Wednesday, Nov. 29, 2017 -- The Opportunity Project is a collaborative effort between government agencies, technology companies and nongovernment organizations to translate government open data into user-friendly tools that solve real world problems for families, communities and businesses nationwide. To date, 10 federal agencies and more than 50 technology companies, universities, and local communities have come together to develop solutions that improve access to economic opportunity, resulting in the creation of over 45 digital tools that now help families, schools, local officials and other members of the public.
12 – 12:30 pm: Introduction
12:30 – 2 pm: Lighting Talks
2 – 2:30 pm: Leadership Talks
2:30 – 2:45 pm: Closing
3 – 5 pm: Live Demos
Cisco DevNet’s tool uses American Community Survey data from the Census Bureau to help mobile millennials and application developers solve social problems using open data available for their communities and cities.
Excella Consulting’s tool uses data sets form the Washington D.C. Department of Human Services to help youth experiencing homelessness find and access services in the D.C. area.
PAIRIN Pathways uses data from the Census Bureau, Department of Labor, O*NET and more, to help veterans translate their developed skills into private sector careers, plus connect them to the education, soft skills development and employers that can ensure their success.
eCivis’s tool uses Catalog of Federal Domestic Assistance, USA Spending, Single Audit, and Census data to help local, state, federal and tribal governments navigate federal grants and maximize the return on investment of federal grant dollars.
Social Impact Reporting Platform
True Impact’s tool used federal data to enhance its Social Impact Reporting Platform, enabling users to automatically query Health and Human Services grants.gov database to find funding opportunities they may qualify for.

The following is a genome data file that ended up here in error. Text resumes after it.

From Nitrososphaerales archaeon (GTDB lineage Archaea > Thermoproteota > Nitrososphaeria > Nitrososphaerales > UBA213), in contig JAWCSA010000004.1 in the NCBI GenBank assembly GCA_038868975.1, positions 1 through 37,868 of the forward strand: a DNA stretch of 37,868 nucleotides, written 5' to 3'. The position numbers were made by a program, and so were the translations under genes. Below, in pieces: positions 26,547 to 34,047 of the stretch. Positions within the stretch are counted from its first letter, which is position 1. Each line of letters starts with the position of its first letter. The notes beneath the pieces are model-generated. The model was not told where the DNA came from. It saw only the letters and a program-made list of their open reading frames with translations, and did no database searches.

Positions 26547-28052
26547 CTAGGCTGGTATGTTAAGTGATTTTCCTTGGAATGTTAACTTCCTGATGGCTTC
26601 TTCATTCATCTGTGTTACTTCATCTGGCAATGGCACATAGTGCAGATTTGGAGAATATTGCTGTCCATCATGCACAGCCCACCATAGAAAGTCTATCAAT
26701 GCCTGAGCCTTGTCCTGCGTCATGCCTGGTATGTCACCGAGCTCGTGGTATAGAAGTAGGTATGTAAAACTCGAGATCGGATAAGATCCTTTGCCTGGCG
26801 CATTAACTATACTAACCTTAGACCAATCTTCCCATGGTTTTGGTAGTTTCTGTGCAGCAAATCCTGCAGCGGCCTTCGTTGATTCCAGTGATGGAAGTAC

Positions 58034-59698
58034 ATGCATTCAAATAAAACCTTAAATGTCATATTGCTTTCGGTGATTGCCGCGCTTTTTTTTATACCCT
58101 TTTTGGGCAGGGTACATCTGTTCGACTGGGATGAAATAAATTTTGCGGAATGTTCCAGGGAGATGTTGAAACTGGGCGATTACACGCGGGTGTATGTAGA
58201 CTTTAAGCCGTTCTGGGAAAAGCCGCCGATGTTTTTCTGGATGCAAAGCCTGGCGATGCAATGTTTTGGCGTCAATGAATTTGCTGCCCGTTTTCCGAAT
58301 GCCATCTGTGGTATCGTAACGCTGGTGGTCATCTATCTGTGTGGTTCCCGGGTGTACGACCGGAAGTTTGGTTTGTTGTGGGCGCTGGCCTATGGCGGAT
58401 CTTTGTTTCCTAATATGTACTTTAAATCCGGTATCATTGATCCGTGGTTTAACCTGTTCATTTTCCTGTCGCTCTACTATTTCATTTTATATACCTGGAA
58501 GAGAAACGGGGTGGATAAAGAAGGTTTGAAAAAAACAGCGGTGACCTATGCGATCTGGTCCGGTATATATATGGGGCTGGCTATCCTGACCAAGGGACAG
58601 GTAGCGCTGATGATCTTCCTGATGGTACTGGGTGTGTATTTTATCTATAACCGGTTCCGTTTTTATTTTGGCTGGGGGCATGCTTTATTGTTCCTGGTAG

Get Vets Help
Care Partners Plus’s tool uses Census Bureau and Department of Housing and Urban Development data to enable veterans to communicate their needs to their care team in real-time. It helps with identifying veterans that are at high risk for suicide, homelessness and substance use for improved follow-up, transparency and accountability.
MIT’s tool is a web-based artificial intelligence tool that helps journalists, philanthropists, public servants and policy advocates to search Census Bureau, FBI, and Center for Disease Control public data on demographics, criminal justice, public health, and elections.
IBM’s tool PopCount is an iOS application to support the logistical planning, coordination, execution, and data collection effort undertaken by Census Bureau employees conducting the homeless count.
Measure of America’s tool is a free mapping and data tool for visualizing Census Bureau state and city data that can help with census outreach in New York City communities by answering questions like “What happens with census data?” and “Why does the census matter to me?”
Karen Dunn-Kelley, Under Secretary for Economic Affairs, Department of Commerce
Ron S. Jarmin, Performing the Nonexclusive Functions and Duties of the Director, U.S. Census Bureau
Margie Graves, Acting U.S. Chief Information Officer, Office of Management and Budget
Dave Lebryk, Fiscal Assistant Secretary, U.S. Department of the Treasury
Jennifer Bell-Ellwanger, Director of Policy and Program Studies Service, U.S. Department of Education
Department of Housing and Urban Development
Office of Management and Budget
Department of Education
Department of Veteran Affairs
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